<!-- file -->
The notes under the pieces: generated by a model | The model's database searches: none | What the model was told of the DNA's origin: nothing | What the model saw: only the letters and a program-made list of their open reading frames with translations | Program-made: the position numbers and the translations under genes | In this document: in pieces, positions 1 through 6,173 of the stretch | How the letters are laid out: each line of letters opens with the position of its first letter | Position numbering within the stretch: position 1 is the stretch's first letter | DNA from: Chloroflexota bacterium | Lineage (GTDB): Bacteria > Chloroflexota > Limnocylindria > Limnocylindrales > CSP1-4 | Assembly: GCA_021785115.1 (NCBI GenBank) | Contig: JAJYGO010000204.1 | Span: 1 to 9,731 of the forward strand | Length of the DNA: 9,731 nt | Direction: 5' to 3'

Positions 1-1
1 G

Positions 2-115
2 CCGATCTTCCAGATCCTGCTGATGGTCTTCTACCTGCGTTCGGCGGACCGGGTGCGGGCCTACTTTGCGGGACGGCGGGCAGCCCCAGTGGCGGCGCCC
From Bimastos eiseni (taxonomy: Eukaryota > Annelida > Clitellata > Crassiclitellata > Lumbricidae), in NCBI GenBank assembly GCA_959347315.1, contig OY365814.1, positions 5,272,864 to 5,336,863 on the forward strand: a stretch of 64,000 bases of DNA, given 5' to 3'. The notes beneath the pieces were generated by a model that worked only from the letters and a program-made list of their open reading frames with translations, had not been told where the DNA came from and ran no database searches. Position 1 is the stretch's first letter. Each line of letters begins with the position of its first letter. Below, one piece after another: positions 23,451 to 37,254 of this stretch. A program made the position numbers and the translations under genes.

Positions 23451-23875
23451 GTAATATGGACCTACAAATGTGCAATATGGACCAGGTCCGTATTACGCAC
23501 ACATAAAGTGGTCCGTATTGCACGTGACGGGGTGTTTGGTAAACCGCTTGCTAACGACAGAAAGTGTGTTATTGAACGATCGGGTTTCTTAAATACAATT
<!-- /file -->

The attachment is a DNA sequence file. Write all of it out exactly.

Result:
The notes under the pieces: generated by a model | The model's database searches: none | What the model was told of the DNA's origin: nothing | What the model saw: only the letters and a program-made list of their open reading frames with translations | Program-made: the position numbers and the translations under genes | In this document: in pieces, positions 1 through 6,173 of the stretch | How the letters are laid out: each line of letters opens with the position of its first letter | Position numbering within the stretch: position 1 is the stretch's first letter | DNA from: Chloroflexota bacterium | Lineage (GTDB): Bacteria > Chloroflexota > Limnocylindria > Limnocylindrales > CSP1-4 | Assembly: GCA_021785115.1 (NCBI GenBank) | Contig: JAJYGO010000204.1 | Span: 1 to 9,731 of the forward strand | Length of the DNA: 9,731 nt | Direction: 5' to 3'

Positions 1-1
1 G

Positions 2-115
2 CCGATCTTCCAGATCCTGCTGATGGTCTTCTACCTGCGTTCGGCGGACCGGGTGCGGGCCTACTTTGCGGGACGGCGGGCAGCCCCAGTGGCGGCGCCC
From Bimastos eiseni (taxonomy: Eukaryota > Annelida > Clitellata > Crassiclitellata > Lumbricidae), in NCBI GenBank assembly GCA_959347315.1, contig OY365814.1, positions 5,272,864 to 5,336,863 on the forward strand: a stretch of 64,000 bases of DNA, given 5' to 3'. The notes beneath the pieces were generated by a model that worked only from the letters and a program-made list of their open reading frames with translations, had not been told where the DNA came from and ran no database searches. Position 1 is the stretch's first letter. Each line of letters begins with the position of its first letter. Below, one piece after another: positions 23,451 to 37,254 of this stretch. A program made the position numbers and the translations under genes.

Positions 23451-23875
23451 GTAATATGGACCTACAAATGTGCAATATGGACCAGGTCCGTATTACGCAC
23501 ACATAAAGTGGTCCGTATTGCACGTGACGGGGTGTTTGGTAAACCGCTTGCTAACGACAGAAAGTGTGTTATTGAACGATCGGGTTTCTTAAATACAATT